Donald W. Banner

For his application of electrical engineering to intellectual property law and for his service as United States Commissioner of Patents and Trademarks, the Schools of Engineering are proud to present the Distinguished Engineering Alumnus Award to Donald W. Banner.

Shareholder and Co-chairman
Banner & Witcoff Ltd.
BSEE '48

On choosing to study electrical engineering at Purdue

At the age of 19, I was a fighter pilot in World War II. Toward the end of that conflict, I was missing in action and a prisoner of war. One of the things I learned from that experience was that I wanted to know more about technology and how it operated to strengthen our nation. I had a brother-in-law who'd gone to Purdue, and electrical engineering was something that I had always been interested in-radio, TV, and navigational systems. So I pursued my education at Purdue.

On World War II's effect on him as a student

I went to Purdue on the G.I. Bill. I was a disciplined student, and I think the veterans coming back were much more dedicated and serious than the younger people. Overriding my experience at Purdue was the fact that, once you've been in a war, you have a patriotic feeling and an interest in the expansion of the country's position in the world and in the strength of its economy.

One thing that motivated me, therefore, was the personal experiences growing out of that war. In writing about the Civil War, Oliver Wendell Holmes, who had participated in it, said, "In our youth our hearts were touched with fire." I agree that many of us who later were faced with the threat to our country felt the same way.

On becoming a patent attorney

When I came to Purdue I was strictly interested in engineering. Near the end of my career at Purdue there was a Veterans Administration program on campus that offered the kind of counseling that tells you what you're best qualified to do in life. I went through that program, which was free to veterans. At its conclusion the counselor told me, "Mr. Banner, you ought to be a patent lawyer!" I had never heard of patent lawyers, but Dean Potter, who was the dean emeritus of the Schools of Engineering and a good friend, encouraged me to look into this "patent lawyer" prospect. I went down to the student union employment office, and lo and behold, there was a job listing for a patent lawyer. That's how I got my start.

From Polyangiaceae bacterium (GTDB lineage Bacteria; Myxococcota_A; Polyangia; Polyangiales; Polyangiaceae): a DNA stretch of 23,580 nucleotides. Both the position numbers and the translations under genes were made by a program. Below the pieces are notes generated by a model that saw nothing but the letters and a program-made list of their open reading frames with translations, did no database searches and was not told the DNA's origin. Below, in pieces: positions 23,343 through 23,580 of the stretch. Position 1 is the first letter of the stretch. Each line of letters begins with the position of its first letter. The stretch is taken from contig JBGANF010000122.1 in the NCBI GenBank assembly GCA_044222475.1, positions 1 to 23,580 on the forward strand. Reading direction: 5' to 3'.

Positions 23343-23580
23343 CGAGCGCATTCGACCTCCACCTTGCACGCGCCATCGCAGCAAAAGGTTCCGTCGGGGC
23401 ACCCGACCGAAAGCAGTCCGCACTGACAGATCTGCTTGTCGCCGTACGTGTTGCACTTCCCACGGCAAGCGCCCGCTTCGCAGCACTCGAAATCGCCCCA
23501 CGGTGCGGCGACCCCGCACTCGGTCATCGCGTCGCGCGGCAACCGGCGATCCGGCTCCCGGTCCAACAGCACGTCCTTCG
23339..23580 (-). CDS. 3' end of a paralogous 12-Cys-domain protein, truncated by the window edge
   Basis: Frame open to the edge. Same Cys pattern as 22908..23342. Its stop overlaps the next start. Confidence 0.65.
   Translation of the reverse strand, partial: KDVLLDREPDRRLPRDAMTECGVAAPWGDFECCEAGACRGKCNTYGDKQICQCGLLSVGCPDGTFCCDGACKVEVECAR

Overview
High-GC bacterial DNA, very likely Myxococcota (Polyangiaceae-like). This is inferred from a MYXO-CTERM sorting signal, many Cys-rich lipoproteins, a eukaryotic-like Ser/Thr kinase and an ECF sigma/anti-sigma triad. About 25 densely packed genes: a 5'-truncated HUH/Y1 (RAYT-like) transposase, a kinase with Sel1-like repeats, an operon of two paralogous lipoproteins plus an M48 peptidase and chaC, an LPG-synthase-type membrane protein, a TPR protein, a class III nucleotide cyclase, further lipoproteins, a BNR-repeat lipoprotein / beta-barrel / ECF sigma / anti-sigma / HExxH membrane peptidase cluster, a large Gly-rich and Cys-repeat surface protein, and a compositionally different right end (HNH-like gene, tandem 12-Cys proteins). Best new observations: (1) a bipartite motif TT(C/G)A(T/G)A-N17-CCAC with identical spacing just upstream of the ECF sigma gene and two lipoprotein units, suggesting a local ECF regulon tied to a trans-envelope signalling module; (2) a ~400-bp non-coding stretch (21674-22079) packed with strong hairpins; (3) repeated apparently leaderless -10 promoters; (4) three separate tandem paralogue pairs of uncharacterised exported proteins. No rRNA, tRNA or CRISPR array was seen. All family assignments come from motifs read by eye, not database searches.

On issues in intellectual property law

There's a constant struggle to be sure that everybody, including people who don't have a lot of money, can patent their inventions. Some international organizations and corporations have tried to make it difficult or impossible for individual inventors and small businesses to play a role, and that concerns me. The history of our nation indicates clearly that we've become rich and strong because we've encouraged the dedication and work of individuals and small companies. We've protected patent rights as far back as the Constitution, and our country has progressed because of it. As Abraham Lincoln-himself a patentee-put it, that protection "added the fuel of interest to the fire of genius."

Another issue in intellectual property law is the creation of the Internet. The law hasn't caught up with the technology yet, and there are many trademark and copyright issues that must be confronted. There will be conflicting interests and difficult things to resolve. We don't have any experience with something precisely like this, a new medium that can transmit data instantly around the world.

On education

It is absolutely essential that we have a thorough, widespread, vigorous educational activity in our country. It is necessary to provide jobs for our people and ensure strengths to our arms. Our institution, Purdue, has a unique opportunity and an obvious duty to carry forward its standard of excellence in this regard

1996- :
Partner, Banner & Witcoff Ltd. The firm has approximately 70 attorneys, including eight with PhDs in engineering and science, and specializes in patent, trademark, and copyright law.
Named a Purdue Outstanding Electrical Engineer.
Professor and Head of the Intellectual Property Dept. at the National Law Center, George Washington University.
Received the Jefferson Medal for outstanding contributions to patent, trademark, and copyright law.
Received the Pacific Industrial Property Association's first award to an American for outstanding contributions to international cooperation in the intellectual property field.
Wrote "patents" section for McGraw-Hill's Encyclopedia of Science and Technology.
Partner, Banner, Birch, McKie & Beckett. The firm merged with Allegretti & Witcoff in April 1995.
Distinguished Professor of Law, The John Marshall Law School. Also served as director of the graduate school program in intellectual property law and as director of The John Marshall Center for Intellectual Property Law.
U.S. Commissioner of Patents and Trademarks.
President, American Intellectual Property Law Association.
Chairman, American Bar Association's Patent, Trademark, and Copyright Law section.
Named a Distinguished Alumnus by The John Marshall Law School.
General Patent Counsel, Borg-Warner Corp.
Adjunct Professor of Law, The John Marshall Law School.
Admitted to practice before the Supreme Court.
Patent Attorney, Square D Co.

BSEE '48, Purdue; Juris Doctor '52, U. of Detroit; Master of Patent Law '58, Doctor of Laws '79, The John Marshall Law School